In this post, we’ll take a look at the performance of our tactical High Yield bond strategy during periods of rising interest rates. First, a brief overview. Below is a chart that shows the interest rate of 3-month Treasury Bills since 1954:

Short-term interest rates (as represented by 3-month T-Bills) have fluctuated in a wide range. After World War II, rates were very low (less than one percent). As the U.S. economy picked up steam, rates rose, reaching their all-time high of over 17 percent in 1980 and 1981. Since then, interest rates have gradually decreased, once again dropping below 1% after the Global Financial Crisis in 2008-2009.

When interest rates go up, the price of bonds (and bond funds) declines. It therefore makes sense that the high starting rates in 1981 marked the start of a 30+ year bond bull market: as interest rates fell, bond prices rose. Some market observers have suggested that we’re now at the other end of the spectrum, in a rising interest rate environment. We’ve written about negative bond returns during such periods before. This would be bad news for buy-and-hold bond investors, who have indeed been penalized recently due to a few sudden spikes in interest rates. But what about bond market timers?

While bond interest rates have generally declined, since 1985 there have been 4 periods during which they rose, as shown in the chart below (yellow highlights):

View larger chart

It may therefore be interesting to isolate the performance of the Yieldstream strategy during these four periods of increasing interest rates. Below are the results, in table form:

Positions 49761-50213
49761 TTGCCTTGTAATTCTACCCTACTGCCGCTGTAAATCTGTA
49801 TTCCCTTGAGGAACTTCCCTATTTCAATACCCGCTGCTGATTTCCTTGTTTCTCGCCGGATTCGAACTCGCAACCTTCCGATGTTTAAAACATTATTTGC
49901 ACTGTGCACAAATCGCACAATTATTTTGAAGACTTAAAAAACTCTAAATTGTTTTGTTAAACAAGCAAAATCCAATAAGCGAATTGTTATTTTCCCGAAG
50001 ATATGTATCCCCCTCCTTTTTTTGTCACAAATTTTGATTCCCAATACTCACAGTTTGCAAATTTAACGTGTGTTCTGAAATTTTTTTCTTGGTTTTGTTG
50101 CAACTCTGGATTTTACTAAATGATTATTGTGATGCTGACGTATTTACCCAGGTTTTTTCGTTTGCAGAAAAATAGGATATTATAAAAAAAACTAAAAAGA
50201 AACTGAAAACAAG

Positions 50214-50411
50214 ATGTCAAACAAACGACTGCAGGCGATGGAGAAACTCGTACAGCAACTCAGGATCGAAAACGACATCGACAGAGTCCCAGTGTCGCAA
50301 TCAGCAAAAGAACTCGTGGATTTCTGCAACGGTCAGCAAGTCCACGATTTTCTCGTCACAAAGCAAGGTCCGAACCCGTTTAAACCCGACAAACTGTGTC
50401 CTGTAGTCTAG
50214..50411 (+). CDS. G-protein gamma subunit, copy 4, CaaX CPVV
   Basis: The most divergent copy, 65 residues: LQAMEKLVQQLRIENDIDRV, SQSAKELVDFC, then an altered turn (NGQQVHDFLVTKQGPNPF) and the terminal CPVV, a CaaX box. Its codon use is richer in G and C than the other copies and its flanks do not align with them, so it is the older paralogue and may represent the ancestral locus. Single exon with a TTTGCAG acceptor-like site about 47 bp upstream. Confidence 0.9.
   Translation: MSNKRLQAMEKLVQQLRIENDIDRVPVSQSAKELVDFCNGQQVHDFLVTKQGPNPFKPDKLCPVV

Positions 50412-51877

Strategy CAGR Standard Deviation Sharpe Ratio Maximum Drawdown
Yieldstream Baseline (Default Strategy) since 1985 14.6% 2.8% 3.4 -3.4%
Yieldstream from 1/1/1988 through 3/31/1989 11.8% 3.3% 1.3 -1.2%
Yieldstream from 1/1/1994 through 1/31/1995 4.8% 2.4% 0.1 -2.3%
Yieldstream from 9/15/1998 through 10/31/2000 9.2% 2.3% 1.7 -1.6%
Yieldstream from 3/10/2004 through 7/31/2006 7.4% 1.9% 2.1 -2.4%

We’ll also share four strategy performance charts for each of the rising interest rate periods. Below is the Yieldstream performance during the first period of rising interest rates, starting in 1988:

And here are the strategy returns during the second period starting in 1994:

Here are the results during the third period in 1998:

And finally, below is the Yieldstream strategy performance during the 4th period of rising interest rates between 2004 and 2006:


The Yieldstream strategy backtests show positive performance during all four periods of rising interest rates. The returns were lower than the long-term strategy compound growth rate (which is expected), but nonetheless outpaced short-term bond returns during all observed periods. Strategy volatility and drawdowns were surprisingly low.

It is of course impossible to predict the future and determine whether or not we’ve recently started a new long-term trend of rising interest rates, and whether this marks the beginning of a bond bear market. Time will tell.